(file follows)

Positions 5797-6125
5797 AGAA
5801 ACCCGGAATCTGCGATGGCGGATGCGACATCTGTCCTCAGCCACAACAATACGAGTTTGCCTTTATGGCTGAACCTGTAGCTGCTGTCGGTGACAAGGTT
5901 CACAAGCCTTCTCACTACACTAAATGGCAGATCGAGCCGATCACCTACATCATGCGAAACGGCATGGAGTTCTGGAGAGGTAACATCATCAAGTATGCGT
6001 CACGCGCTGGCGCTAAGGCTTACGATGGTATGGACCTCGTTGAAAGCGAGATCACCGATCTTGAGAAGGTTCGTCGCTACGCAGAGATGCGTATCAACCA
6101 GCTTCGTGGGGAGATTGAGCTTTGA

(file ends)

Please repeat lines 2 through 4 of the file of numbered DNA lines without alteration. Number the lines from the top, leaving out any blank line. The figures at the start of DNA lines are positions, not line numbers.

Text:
5797 AGAA
5801 ACCCGGAATCTGCGATGGCGGATGCGACATCTGTCCTCAGCCACAACAATACGAGTTTGCCTTTATGGCTGAACCTGTAGCTGCTGTCGGTGACAAGGTT
5901 CACAAGCCTTCTCACTACACTAAATGGCAGATCGAGCCGATCACCTACATCATGCGAAACGGCATGGAGTTCTGGAGAGGTAACATCATCAAGTATGCGT